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Student Applies White Noise to Rocket Science

UAH aerospace engineering graduate student John Bennewitz, left, and senior aerospace student Jake Cranford with their combustion instability frequency test stand at Johnson Research Center on the UAH campus.

UAH aerospace engineering graduate student John Bennewitz, left, and senior aerospace student Jake Cranford with their combustion instability frequency test stand at Johnson Research Center on the UAH campus.

Photo by Mike Mercier / UAH

A graduate student at the University of Alabama in Huntsville has created a novel approach to the problems of combustion instability — a condition that can destroy a rocket engine — by broadcasting white noise.

Esoteric as the solution may sound, it has attracted the attention of innovative developer SpaceX.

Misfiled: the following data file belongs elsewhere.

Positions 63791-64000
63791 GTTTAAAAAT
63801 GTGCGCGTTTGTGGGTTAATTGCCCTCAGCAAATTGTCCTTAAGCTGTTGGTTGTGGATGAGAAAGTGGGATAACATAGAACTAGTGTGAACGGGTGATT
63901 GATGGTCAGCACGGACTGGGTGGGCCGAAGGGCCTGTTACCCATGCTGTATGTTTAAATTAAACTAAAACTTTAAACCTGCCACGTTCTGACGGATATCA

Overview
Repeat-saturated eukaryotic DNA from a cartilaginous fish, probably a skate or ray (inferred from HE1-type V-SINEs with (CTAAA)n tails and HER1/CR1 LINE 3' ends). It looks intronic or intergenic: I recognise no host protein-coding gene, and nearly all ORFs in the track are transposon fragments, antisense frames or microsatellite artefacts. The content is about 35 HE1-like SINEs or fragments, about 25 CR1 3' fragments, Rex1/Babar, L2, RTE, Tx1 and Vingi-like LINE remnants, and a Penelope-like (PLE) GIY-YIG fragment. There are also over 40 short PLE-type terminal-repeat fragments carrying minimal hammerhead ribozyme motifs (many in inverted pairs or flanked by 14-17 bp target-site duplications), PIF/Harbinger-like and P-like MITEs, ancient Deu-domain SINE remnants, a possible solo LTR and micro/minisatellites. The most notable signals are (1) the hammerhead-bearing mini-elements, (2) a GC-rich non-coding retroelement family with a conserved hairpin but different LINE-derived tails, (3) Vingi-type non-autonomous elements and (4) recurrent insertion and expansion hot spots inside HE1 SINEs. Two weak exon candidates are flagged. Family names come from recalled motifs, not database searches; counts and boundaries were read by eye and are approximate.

The California company invited graduate student John Bennewitz, a Von Braun Propulsion Scholar at the UAH Propulsion Research Center, to lecture on his research for the firm’s scientists in late September.

Studying under professor Robert Frederick and coordinating his efforts with senior aerospace student Jake Cranford, Bennewitz began looking for a solution to the instability that’s caused by constant changes in the release of heat, sound and propellant flow. He theorized that white noise might neutralize some of the instability.

While he developed the broadcast system, using a piezoelectric speaker, Cranford shared work on the liquid rocket engine.

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